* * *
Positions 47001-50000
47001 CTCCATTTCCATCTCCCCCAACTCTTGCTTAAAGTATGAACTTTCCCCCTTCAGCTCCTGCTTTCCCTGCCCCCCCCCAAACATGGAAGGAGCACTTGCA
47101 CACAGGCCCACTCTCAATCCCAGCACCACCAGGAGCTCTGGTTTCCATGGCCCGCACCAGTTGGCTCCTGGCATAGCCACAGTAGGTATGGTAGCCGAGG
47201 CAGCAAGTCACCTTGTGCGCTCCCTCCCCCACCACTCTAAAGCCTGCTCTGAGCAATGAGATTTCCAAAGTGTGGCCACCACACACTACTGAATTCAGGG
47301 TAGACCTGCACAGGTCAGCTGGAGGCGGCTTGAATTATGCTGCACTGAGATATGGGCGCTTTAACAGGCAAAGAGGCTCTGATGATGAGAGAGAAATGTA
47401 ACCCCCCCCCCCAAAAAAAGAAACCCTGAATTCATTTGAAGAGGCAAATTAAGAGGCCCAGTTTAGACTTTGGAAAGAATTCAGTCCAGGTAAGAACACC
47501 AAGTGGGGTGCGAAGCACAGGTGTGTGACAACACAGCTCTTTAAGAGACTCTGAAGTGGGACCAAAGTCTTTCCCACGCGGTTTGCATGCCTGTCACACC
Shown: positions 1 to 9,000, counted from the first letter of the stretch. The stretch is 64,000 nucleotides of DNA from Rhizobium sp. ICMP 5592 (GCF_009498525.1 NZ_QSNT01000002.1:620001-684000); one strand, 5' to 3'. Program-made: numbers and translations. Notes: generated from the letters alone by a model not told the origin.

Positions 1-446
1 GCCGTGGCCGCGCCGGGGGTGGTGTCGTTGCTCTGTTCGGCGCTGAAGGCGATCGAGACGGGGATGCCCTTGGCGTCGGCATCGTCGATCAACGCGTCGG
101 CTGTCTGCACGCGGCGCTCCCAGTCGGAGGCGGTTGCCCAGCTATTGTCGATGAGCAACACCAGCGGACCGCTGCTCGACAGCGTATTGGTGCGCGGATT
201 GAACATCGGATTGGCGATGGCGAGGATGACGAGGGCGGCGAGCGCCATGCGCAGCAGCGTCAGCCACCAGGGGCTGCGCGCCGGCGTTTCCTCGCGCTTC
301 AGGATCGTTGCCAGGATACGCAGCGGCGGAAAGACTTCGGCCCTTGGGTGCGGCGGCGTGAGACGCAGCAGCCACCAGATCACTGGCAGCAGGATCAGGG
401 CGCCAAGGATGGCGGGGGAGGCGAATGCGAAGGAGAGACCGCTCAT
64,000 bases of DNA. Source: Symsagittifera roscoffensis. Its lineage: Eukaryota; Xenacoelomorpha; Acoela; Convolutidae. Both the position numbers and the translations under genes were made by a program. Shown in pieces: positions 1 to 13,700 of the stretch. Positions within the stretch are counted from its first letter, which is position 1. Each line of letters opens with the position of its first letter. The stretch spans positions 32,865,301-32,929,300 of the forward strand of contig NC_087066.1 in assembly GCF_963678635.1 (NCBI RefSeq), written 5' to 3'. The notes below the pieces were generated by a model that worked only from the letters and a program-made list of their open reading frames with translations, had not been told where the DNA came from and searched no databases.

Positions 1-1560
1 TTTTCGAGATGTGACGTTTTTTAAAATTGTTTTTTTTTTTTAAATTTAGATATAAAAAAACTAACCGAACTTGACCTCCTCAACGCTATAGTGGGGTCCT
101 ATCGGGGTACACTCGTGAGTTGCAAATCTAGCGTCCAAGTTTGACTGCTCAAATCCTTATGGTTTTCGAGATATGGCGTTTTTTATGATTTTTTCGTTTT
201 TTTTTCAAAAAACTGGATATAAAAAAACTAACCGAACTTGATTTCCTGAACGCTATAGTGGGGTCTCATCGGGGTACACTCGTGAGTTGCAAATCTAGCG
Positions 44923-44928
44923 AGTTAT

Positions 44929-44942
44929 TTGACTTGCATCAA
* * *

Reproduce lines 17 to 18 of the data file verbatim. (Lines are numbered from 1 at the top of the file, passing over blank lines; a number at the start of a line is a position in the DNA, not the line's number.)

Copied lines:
1 TTTTCGAGATGTGACGTTTTTTAAAATTGTTTTTTTTTTTTAAATTTAGATATAAAAAAACTAACCGAACTTGACCTCCTCAACGCTATAGTGGGGTCCT
101 ATCGGGGTACACTCGTGAGTTGCAAATCTAGCGTCCAAGTTTGACTGCTCAAATCCTTATGGTTTTCGAGATATGGCGTTTTTTATGATTTTTTCGTTTT